Why have tensions between Brexiteers and Whitehall reached fever pitch in the past couple of weeks? And why is optimism of a deal between the UK and Scottish Governments on post-Brexit powers draining away? The answer involves fish canneries in Newfoundland, a few thousand Scottish sheep, and two lorry parks outside of Dover, Kent.
By around October, Westminster and the European Parliament will need something to vote on – an outline of a deal that goes beyond “Brexit means Brexit”.
With that deadline looming, as Tory MPs and cabinet ministers have been arguing about exactly what that deal should be, in Whitehall, civil servants have been getting on with the revolutionary act of actually preparing for Brexit.
You may have noticed it’s got them into a bit of trouble.
Faced with its own economic analysis showing there is no good Brexit scenario for the economy, the government stuck by its claim that “no deal is better than a bad deal”.
On the ground, however, the facts betray that ministers are increasingly unwilling or unable to carry out that threat.
For instance, one crucial piece of legislation to get the nuts and bolts of Brexit in place, the rather unglamorous Road Haulage Bill, has been delayed.
It’s caught in a jam because civil servants believe a no-deal scenario for the UK’s 75,000 road hauliers means less than 2,000 permits to operate in the EU being issued – a disaster that could clear supermarket shelves and empty petrol pumps.
Hauliers face another problem: the government has yet to provide anywhere to park while waiting for the inevitable customs checks under its preferred Brexit scenario to be carried out.
Last week it emerged that the government has quietly spent £5.7 million renting an airfield 20 miles from Dover as an emergency lorry park.
No sooner had news of the Brexit Area 51 emerged than the road haulage industry dismissed the site as “completely unsuitable”. Meanwhile, the only other viable option vanished like a Brexit Brigadoon in November after £15 million was spent on design work because no environmental impact assessment was carried out.
As the facts accumulate, signals from Downing Street have increasingly pointed towards a more open-ended transition phase where little, if anything changes. So too, has the frustration from Brexiteers grown.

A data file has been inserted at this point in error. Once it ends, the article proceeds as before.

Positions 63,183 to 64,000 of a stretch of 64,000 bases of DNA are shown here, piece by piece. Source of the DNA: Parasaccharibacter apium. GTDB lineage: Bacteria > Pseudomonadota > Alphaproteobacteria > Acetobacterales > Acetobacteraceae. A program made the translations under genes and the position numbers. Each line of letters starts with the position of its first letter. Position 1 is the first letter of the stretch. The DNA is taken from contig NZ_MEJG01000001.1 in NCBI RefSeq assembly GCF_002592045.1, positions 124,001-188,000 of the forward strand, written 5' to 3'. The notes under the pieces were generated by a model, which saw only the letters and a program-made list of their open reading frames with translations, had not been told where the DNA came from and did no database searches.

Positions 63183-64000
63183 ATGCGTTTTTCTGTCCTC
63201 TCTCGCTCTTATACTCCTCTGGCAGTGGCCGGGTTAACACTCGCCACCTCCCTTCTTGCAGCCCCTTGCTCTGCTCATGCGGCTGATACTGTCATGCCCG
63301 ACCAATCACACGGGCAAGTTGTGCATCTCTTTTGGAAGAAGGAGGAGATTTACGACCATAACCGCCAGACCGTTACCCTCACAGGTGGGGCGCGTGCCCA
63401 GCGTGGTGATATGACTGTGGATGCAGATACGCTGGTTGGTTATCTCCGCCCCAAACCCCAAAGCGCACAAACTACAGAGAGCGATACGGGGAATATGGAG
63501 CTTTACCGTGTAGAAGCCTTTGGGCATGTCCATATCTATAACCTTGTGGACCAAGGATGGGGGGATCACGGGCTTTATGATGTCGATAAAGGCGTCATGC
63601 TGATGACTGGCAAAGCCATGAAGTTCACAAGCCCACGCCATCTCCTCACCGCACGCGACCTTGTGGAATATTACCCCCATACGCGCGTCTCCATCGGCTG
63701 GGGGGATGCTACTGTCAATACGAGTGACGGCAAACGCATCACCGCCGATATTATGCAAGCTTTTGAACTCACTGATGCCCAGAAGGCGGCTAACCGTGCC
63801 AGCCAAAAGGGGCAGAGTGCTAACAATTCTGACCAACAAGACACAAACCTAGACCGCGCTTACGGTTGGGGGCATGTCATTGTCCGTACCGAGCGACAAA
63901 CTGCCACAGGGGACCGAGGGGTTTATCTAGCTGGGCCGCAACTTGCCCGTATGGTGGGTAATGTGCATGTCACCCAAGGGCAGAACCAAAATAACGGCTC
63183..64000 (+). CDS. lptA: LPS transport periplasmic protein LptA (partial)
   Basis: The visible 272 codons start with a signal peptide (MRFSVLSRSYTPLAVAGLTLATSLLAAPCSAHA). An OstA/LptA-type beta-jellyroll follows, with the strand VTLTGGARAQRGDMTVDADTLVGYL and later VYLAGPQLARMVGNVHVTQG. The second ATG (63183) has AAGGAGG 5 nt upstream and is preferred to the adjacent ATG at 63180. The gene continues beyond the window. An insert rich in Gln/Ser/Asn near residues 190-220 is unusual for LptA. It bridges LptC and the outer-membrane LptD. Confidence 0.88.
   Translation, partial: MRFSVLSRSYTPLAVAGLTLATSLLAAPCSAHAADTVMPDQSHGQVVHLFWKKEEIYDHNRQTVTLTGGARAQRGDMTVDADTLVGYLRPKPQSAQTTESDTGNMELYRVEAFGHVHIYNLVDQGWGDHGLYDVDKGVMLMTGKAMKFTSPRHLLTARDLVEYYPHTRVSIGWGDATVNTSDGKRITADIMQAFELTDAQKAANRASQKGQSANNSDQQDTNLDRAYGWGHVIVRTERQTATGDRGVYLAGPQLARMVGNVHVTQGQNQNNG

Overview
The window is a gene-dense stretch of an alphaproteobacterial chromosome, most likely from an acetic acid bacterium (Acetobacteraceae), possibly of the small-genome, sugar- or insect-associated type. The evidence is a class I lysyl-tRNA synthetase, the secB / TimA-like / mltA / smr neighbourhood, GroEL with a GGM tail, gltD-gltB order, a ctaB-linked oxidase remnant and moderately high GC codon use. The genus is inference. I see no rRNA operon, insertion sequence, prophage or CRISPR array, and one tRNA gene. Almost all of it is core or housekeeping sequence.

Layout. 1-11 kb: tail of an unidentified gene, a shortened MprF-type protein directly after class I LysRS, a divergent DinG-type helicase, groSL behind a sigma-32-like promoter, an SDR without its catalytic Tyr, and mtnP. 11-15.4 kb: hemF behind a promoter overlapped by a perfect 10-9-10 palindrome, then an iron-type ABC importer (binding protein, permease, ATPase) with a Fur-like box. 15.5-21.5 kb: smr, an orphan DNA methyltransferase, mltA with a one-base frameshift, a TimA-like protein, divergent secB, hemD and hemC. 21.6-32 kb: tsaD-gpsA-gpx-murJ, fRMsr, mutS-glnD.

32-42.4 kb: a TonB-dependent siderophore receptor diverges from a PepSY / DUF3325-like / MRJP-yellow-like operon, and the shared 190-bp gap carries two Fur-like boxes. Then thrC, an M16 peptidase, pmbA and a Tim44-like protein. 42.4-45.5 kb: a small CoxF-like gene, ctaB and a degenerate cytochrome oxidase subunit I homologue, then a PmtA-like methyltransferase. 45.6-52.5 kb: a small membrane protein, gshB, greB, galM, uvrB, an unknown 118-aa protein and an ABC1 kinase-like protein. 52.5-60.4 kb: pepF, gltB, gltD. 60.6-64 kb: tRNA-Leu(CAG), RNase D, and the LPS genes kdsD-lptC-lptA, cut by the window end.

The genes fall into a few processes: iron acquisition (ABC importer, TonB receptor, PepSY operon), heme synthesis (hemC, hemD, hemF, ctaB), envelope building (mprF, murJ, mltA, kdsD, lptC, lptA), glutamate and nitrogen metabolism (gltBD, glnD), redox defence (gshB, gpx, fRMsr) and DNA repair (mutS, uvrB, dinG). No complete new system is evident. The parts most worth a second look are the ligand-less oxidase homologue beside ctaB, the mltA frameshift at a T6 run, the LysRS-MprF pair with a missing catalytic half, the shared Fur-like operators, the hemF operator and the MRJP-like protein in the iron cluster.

Meanwhile, the UK Government’s relationship with Edinburgh isn’t any better than with its own backbenchers.
With both sides initially seeking to be constructive, it seemed an agreement could be reached by Christmas on how to manage new powers in devolved areas returning from Brussels in a way that respects devolution and prevents any internal barriers to trade.
With that goal long behind us, and as more time passes, it is increasingly difficult to see how a deal can be reached at all.
Separating the two sides is a key point of principle – are the 111 powers Holyrood’s to share or Westminster’s?
The fundamental difference on how to interpret constitutional sovereignty makes it hard to find the concessions needed to reach a compromise. For a government so protective of its negotiating position in Brussels, UK ministers have deployed a questionable strategy with the SNP, not so much showing their hand as giving away their cards.
By saying there won’t be an EU Withdrawal Bill without legislative consent from Holyrood, they’ve empowered the Scottish Government to stick to its demands. While they won’t say as much, preferring to campaign for the UK to stay in the single market, Scottish ministers will also know they have a lot at stake without much incentive to do a deal.
As The Scotsman reported yesterday, when it does come to striking trade deals after Brexit, Scotland will have a strong case to be part of those negotiations if it hangs on to the necessary levers, just like Canadian provinces were during negotiation of the CETA trade agreement with the EU.
David Martin, the Scottish Labour MEP with a long track record of scrutinising EU trade deals, says Holyrood would have the power to make life “awkward” for UK trade negotiators when implementing deals that touch on devolved responsibilities. How? An example is playing out in right now in Canada. As in parts of Scotland, fishing is a lifeline industry for many isolated communities in the province of Newfoundland and Labrador.
A ban on exports of unprocessed fish has sought to retain valuable canning and processing work, which adds value and provides much-needed jobs in the province with the highest unemployment rate in Canada.
But CETA renders the ban anti-competitive, and during negotiations the Newfoundland government believed it had secured a commitment from the federal government to create a $400 million fund to support the fishing industry and help it compete with processors across Canada and the EU.
Fast forward to the present day, and it turns out that investment fund is being opened to all of Atlantic Canada, and politicians in Newfoundland are not impressed. How they might retaliate isn’t yet clear, but they could take their chance in court and make life difficult for exporters who don’t land their catches at local ports first. Coincidentally, yesterday the Scottish Government refused to share agriculture powers with the UK if a ban on exports of live sheep is pushed through.
Despite threats that the “Three Brexiteers” could mount an imminent raid on Downing Street, it has always seemed more likely that when Theresa May looks set to return from Brussels with a substandard deal, one of the trio rides to the rescue to deliver the hard Brexit they want.
A breakdown between Edinburgh and London could come much sooner. It is around six weeks until amendments to the EU Withdrawal Bill are voted on in the House of Lords.
UK Government sources don’t have a ready answer when asked what plan B is. Whatever the outcome, it will be a defining moment for devolution. In both cases, the clues are in the details.